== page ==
Teaching your Child Independence

Teaching your Child Independence

It’s been said that the goal of parenting is not to raise children, but rather to raise adults. As parents, we want to foster independence in our children and encourage them to think for themselves. Our end game is for them to be successful in the world on their own.

This process can begin when they’re very young. It’s sometimes hard to allow children to be independent because it takes some things out of our control. However, while it may be easier for you to handle certain chores or activities for your children, doing so robs them of the opportunity to learn from their mistakes and develop important skills.

There are a few simple steps you can take the will allow your child to develop more independence:

  • Create an environment designed for success. Put things where kids can reach them. Provide stools, light switch extenders, faucet extenders: whatever the children need to make it easier for them to do simple tasks by themselves. Offer child-sized furniture and easy to access arts and crafts supplies and other activities. Your goal should be to make it easy for them to get their own snacks, blow their own noses, clean up after themselves and access the materials they need to do the work they feel is important.
  • Don’t underestimate your child’s abilities. Even a child as young as 5 or 6 can use a butter knife to cut things and help make dinner. Young children are capable of simple chores, and they’re enthusiastic about helping. Accomplishing helpful tasks makes them feel more confident and builds their self-esteem.
  • Initially, supervise but don’t take over. It’s not easy to maintain a hands-off approach, but it’s important for your children to learn how to do things for themselves. As long as they’re not in any danger of hurting themselves, give them the space to figure out how to solve problems, find solutions and self-correct mistakes. Allow extra time for them to accomplish things on their own without your assistance.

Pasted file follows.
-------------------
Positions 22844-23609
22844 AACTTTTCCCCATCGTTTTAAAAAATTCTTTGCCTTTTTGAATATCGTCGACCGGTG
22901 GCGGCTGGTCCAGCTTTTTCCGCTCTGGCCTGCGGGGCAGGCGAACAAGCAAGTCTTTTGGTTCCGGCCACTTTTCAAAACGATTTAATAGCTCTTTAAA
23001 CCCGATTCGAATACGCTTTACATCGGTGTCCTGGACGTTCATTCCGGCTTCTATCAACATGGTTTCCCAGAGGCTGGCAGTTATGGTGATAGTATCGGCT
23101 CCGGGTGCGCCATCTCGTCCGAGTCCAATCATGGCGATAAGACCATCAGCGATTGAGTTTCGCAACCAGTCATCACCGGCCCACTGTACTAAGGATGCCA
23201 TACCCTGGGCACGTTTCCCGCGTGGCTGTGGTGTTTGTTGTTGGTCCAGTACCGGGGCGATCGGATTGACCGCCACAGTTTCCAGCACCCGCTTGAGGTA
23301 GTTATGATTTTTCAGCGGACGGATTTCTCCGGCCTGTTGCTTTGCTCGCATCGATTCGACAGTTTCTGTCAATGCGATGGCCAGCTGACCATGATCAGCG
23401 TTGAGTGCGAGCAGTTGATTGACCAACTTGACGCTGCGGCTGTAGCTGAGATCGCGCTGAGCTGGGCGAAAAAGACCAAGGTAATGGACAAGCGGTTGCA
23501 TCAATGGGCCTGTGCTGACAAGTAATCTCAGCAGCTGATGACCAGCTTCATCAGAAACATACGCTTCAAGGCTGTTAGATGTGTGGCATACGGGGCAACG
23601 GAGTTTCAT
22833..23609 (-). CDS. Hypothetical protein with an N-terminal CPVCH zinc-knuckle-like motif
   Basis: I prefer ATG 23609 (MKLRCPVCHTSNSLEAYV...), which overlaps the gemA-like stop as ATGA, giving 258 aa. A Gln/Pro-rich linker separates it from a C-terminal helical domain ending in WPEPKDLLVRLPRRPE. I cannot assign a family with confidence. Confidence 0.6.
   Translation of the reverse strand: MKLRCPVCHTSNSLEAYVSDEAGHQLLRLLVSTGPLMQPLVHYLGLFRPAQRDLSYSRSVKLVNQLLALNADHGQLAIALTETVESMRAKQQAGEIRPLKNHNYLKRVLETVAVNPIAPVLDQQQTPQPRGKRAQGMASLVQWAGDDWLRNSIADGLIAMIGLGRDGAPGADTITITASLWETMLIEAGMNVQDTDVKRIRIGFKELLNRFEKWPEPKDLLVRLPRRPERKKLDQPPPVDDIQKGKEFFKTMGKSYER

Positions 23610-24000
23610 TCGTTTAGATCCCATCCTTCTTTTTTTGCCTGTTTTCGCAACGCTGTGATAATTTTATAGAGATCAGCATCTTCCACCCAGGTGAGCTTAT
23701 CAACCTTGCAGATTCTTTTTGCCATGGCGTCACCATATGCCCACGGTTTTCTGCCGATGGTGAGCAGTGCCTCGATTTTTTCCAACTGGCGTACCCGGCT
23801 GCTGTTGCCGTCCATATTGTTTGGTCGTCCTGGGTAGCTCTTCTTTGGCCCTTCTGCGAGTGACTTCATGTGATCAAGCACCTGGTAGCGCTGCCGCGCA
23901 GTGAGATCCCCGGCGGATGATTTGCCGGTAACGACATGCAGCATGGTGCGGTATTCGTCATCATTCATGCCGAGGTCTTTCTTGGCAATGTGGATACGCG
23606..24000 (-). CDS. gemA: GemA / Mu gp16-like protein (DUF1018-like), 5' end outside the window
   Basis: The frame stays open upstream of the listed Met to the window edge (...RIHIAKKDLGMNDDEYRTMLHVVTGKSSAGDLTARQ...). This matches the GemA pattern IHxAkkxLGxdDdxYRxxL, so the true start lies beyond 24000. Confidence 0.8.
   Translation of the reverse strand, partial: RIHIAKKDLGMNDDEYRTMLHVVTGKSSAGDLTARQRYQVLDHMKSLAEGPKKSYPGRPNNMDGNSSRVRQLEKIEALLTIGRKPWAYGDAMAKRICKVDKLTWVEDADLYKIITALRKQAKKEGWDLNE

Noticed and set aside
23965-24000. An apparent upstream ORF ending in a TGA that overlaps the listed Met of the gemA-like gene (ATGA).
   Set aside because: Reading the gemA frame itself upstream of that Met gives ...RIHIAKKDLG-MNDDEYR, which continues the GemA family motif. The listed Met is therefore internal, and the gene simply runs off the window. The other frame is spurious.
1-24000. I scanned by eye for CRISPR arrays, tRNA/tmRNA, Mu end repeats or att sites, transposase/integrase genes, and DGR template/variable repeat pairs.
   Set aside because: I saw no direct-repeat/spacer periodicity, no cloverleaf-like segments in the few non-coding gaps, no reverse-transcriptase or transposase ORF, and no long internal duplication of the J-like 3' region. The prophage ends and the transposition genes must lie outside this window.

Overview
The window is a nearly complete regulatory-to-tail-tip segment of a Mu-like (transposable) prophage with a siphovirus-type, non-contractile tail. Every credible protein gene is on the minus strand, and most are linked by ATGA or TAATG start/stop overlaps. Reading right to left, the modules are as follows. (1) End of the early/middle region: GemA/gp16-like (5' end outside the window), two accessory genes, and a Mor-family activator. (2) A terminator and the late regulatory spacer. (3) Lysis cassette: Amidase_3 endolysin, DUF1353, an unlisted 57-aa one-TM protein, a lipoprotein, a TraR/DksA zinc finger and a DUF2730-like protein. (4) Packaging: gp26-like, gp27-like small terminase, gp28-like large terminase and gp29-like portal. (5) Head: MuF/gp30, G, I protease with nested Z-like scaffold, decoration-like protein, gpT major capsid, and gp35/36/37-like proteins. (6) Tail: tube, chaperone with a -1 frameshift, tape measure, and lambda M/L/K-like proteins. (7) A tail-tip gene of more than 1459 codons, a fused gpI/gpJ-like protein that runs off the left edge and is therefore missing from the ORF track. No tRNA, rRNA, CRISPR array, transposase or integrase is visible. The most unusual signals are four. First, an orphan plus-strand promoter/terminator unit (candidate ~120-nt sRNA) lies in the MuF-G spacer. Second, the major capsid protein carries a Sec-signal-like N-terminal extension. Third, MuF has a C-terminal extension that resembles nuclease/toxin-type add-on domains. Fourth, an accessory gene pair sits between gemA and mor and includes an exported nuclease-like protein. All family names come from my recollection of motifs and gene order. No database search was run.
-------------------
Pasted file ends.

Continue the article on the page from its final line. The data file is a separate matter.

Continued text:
• Make clean-up easy. A small child can put things away, wipe off tables and even sweep floors if given tools that are easy to reach and manipulate. Non-toxic cleaning supplies, appropriately sized and easy to reach, offer children opportunities to clean up after themselves, developing important life-long skills.
  • Give them plenty of opportunities to develop life skills. When you let your small children help prepare dinner, work in the garden and clean up, you’re helping them strengthen and develop motor skills as well as practical abilities. This teaches them independence and puts them on the path to success in life.

At MSOD Shipra, we believe in fostering children’s natural curiosity and giving them the tools to learn and grow in a safe and nurturing environment. Our pre-primary students have nearly endless opportunities to develop their motor skills and senses. In fact, throughout our program, children are given the opportunity to learn, grow and showcase their talents and learning. We equip children with the skills they need to be successful not just in school but in life.

We use elements of the Montessori Method along with tactics used in other educational systems to help children become independent, self-inspired learners. Our unique program is extremely effective, and children leave our program confident and successful. For more information, call MSOD Shipra to schedule a tour.

AUTHOR: Montessori School of Downtown

It all began over 30 years ago with two newlyweds who were passionate about education. Together, Ms. Rita, a renowned professional educator, and Mr. Hersh, a natural teacher and entrepreneur, created a child care education program that focused on the concept of self-inspired learning.View all posts by Montessori School of Downtown |